I was just wondering if a C++ compiler is taking the source code and creating a binary file out of it with a .exe extension on it or something or does it translate it to assembly first and than assemble it from there. If it is binary I have always wondered how it is structured i mean im pretty sure it isnt just a file that in notepad looks like 10100100010101011 but is it possibly to actually write to machine code using fstream or w.e. Thanks in advance

It depends on the compiler. Both methods have been done, as well as translating from C++ to C, which is then compiled however the C compiler handles it. However, you'll find that most compilers have a switch that give you assembly output whether the compiler itself has a separate assembly code step or not.

>is it possibly to actually write to machine code using fstream or w.e.
Yes, all you would be doing is writing bytes to a binary file in a format that the computer understands as executable. This isn't exactly trivial as you have to know the executable file format on top of the instructions that are to be executed, but it's certainly possible. Though personally, if I'm going to write machine code, I'd rather do it with my favorite assembly language than by whacking bytes directly. ;)

lol, so are you saying that with work its possible to write your own assembler that converts the source code right into machine code sort of like NASM. And is it possible to write straight to a Raw .bin file i no there is an option for that in nasm if ur not programming exe's for windows. When it says raw binary does that literally mean all 1's and 0's. Thanks in advance :)

The compiler creates a program in several steps before generating the *.exe file. How exactly that is accomplished is different for each compiler.

>>If it is binary I have always wondered how it is structured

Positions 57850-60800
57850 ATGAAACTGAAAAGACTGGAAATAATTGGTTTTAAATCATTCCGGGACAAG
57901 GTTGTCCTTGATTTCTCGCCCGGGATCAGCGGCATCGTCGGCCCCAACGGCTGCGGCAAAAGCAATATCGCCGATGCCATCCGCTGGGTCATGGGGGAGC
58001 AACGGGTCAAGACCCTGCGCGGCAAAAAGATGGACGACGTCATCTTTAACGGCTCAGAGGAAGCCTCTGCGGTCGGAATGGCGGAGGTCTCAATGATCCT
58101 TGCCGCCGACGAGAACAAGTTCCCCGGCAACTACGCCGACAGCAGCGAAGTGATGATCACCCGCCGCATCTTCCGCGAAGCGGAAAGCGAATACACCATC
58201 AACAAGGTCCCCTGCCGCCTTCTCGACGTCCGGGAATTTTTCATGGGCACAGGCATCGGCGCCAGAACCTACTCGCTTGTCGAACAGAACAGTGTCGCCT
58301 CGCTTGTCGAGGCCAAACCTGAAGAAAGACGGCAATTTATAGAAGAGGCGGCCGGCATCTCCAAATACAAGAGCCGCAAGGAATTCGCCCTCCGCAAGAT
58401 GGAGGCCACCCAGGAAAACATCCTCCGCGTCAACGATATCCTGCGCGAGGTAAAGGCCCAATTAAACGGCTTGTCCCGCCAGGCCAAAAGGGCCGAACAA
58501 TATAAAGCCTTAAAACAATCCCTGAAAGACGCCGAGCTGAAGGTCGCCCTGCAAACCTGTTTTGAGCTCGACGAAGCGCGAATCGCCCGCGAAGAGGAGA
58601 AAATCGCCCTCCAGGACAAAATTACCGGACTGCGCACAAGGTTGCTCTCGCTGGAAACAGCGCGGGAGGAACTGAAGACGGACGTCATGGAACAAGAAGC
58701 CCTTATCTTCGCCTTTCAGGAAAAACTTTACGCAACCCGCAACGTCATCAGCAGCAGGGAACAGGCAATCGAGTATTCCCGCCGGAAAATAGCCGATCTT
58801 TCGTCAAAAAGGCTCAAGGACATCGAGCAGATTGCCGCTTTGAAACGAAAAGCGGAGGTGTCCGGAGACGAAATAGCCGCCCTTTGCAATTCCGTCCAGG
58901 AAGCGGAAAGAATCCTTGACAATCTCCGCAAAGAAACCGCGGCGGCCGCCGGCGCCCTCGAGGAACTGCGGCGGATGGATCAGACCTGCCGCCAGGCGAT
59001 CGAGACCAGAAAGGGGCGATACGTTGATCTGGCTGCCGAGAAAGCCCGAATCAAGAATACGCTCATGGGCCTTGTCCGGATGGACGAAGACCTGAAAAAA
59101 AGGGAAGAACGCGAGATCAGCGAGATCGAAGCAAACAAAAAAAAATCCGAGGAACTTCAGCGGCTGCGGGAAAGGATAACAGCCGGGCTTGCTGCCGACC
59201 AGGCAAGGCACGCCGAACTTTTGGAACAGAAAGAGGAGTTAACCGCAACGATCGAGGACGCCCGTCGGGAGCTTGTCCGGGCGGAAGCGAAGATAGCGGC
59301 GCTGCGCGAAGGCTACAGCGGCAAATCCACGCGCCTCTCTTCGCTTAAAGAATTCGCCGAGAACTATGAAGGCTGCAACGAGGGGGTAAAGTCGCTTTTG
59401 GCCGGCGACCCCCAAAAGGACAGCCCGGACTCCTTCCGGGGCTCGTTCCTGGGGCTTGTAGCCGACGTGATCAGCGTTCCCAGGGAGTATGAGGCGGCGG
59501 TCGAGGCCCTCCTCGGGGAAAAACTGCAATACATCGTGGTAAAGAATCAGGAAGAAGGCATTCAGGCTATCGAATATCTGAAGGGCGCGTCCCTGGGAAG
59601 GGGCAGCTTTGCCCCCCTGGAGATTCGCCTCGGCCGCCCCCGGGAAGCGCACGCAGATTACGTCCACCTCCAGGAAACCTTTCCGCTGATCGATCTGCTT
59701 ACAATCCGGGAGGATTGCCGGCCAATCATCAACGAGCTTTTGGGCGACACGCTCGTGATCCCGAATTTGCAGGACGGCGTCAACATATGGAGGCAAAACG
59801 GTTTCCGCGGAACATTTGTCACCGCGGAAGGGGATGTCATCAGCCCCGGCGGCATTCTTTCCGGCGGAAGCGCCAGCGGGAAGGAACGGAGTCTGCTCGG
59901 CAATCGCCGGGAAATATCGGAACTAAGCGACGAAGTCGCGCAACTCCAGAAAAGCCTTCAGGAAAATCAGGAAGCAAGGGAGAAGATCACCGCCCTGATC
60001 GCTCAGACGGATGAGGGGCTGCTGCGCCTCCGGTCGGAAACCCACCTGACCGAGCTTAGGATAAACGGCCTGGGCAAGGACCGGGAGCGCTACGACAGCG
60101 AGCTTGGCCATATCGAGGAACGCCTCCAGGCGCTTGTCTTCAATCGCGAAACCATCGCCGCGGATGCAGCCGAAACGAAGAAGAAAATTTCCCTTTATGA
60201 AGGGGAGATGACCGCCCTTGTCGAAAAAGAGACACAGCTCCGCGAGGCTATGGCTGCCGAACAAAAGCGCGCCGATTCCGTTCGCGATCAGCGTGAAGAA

Depends on the compiler. See this wikipedia article

>>is it possibly to actually write to machine code using fstream or w.e.
Yes, but it would be very tedious and error prone. That is best left up to a compiler.

>so are you saying that with work its possible to write your own assembler
>that converts the source code right into machine code sort of like NASM.
How do you think NASM was written? :icon_rolleyes:

>And is it possible to write straight to a Raw .bin file
Of course.

>When it says raw binary does that literally mean all 1's and 0's.
It means a flat binary file with no special formatting beyond what's in the code you compiled. An MS-DOS COM file, for example, is raw binary because it doesn't have headers or metadata or anything except program data and instructions.

Yes, you can write your own compiler and assembler if you want to. Many students have done that, and so have many companies. There are college courses in compiler design that you might want to take.

so could you recommend creating your very own assembler for your own assembly type language in C++ or C++ not good for writing an assembler.

>so could you recommend creating your very own
>assembler for your own assembly type language in C++
I could. But I might not. Perhaps the object code generation would be well suited to C++, but for the parsing, I think I'd prefer a language that's a bit better at string handling.

Some remarks.
String handling per se is a smallest part of a scanner - the simplest component of any compiler. No problems to implement effective scanners in C or C++.

Syntax parsers and code generators (main parts of compilers) work with internal data structures and does not take trouble over string handling at all.

As usually a compiler generates object files (not exe). You can download MS Windows object (COFF) and executable (PE) file format specifications:
http://www.microsoft.com/whdc/system/platform/firmware/PECOFF.mspx
Introduction to Linux binaries file format (ELF):
http://www.linuxjournal.com/article/1060
Sun ELF description:
http://docs.sun.com/app/docs/doc/819-0690/chapter6-46512?l=ru&a=view

After that you will be ready to implement your own compiler... or assembler... or what else...

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